Other posters here from Portland and environs know much more about this project than I do, so keep that in mind as you read this.

    1. As I understand it, there is a need for more highway capacity crossing the Columbia River.

    2. There is not a need for light rail capacity crossing the Columbia River, though there is (apparently) a need for Tri-Met to find a new state from which it can extract operating and maybe capital subsidies.

    3. Presumably, the need for more highway capacity crossing the Columbia could be financed by the sale of revenue bonds to be repaid from bridge tolls.

    4. As I understand it, the idea of tolling the crossing is not to pay for more highway capacity. Others can suggest where those toll dollars might be destined.

    metrosucks Reply:

    CP, I do know a lot about the area, having lived in the Portland area for 24 years, and driven in Portland for 8 of those years.

    Additional capacity would be nice, but it’s not totally essential. The two biggest traffic snarl-ups are right before the bridge, at Hayden Island, and in the Rose Quarter. They are (sort of) planning to fix the Rose Quarter area, but it is Hayden Island/Jantzen Beach that really needs a fix. Look at an aerial photo of the area. Many ramps and off-ramps clustered together. Reconfiguring those further south would greatly improve matters.

    Frank Reply:

    Reconfiguring would help immensely, as would eliminating the HOV lane on I-5 north, which in a three-lane freeway, only intensifies the bottleneck. HOV lanes in Seattle occur on parts of I-5 with 5+ lanes and there are few HOV lanes in bottlenecks here.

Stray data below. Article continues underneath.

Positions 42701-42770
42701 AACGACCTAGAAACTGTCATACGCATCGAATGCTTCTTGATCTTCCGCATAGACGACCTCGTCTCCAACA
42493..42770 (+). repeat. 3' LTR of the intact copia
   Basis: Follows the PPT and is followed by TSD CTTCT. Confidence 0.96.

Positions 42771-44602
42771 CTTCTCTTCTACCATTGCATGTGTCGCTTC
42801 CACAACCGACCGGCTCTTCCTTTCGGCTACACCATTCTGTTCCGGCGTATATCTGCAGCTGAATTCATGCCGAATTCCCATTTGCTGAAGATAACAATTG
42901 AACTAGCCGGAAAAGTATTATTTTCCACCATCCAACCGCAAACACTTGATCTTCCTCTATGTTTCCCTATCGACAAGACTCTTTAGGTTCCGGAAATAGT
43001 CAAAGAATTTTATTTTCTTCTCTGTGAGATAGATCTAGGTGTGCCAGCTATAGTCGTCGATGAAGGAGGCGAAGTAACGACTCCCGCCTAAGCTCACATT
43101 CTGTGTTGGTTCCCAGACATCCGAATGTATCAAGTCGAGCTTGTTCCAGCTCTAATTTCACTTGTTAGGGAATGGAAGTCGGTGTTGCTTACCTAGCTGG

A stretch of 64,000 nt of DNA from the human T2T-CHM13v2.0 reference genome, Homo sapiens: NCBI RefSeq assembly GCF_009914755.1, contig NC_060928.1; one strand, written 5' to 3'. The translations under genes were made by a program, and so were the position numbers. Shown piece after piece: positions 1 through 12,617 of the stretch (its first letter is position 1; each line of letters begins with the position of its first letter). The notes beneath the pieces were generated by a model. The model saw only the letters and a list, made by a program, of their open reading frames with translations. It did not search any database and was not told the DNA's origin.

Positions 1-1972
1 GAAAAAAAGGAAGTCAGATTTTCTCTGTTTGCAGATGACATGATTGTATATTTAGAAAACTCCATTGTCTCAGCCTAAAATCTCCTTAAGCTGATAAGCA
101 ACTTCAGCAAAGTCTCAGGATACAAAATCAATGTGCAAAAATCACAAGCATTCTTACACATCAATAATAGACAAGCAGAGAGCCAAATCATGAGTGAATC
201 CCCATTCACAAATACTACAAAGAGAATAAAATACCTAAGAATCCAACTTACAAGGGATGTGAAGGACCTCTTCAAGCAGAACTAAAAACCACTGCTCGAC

(Lived in PDX for a decade, although I was intentionally carless the first half of my time there.)

    Scott Reply:

    HOV lanes are awful:
    1. Risky, w/speed differential.
    2. Risky, w/ violators attention not fully on traffic.
    2. Reduces overall/average speed/efficiency.
    3. Abrogates equal protection & such.
    4. Has no basis in Federal or State Constitutions.
    5. Adds extra cost, especially w/separate-lend interchanges.
    6. Has negligible impact on reducing vehicles.
    7. Detracts from law enforcement on important matters.
    8. “Rewards” many drivers whom would already have 1+ other passengers.
    9. Adds drivers w/another passenger, due to faster privileges.
    .
    .
    21.Frustration w/different rules for persons leads to ….

    Frank, specifically on your mention of an HOV in a 3-lane direction — yes — that is extremely ridiculous & uncalled for, severely reducing flow.

    Many of you readers might have driven in that situation — noticing that 80%+ of the vehicles are on 66.67% of the lanes.

    BTW, the farther north that one is, & closer to the winter solstice, there exist better conditions to drive solo in the HOVs. Know what I mean? I’m at 37N latitude; it’s dark enough for about 2 months after 6pm to not see inside. Although, infrared detection or similar can figure the # of bodies.
    Would it be better if cops were more involved to prevent real crime?

    Would it be better if taxes (mostly gasoline & other vehicle related, but some property) were used for & how most 80%+ want to travel? A $0.50/gallon tax, for more lanes/roads is really necessitated too. Tolls have drawbacks, inefficiencies, money drain & such & are partially a double-charging.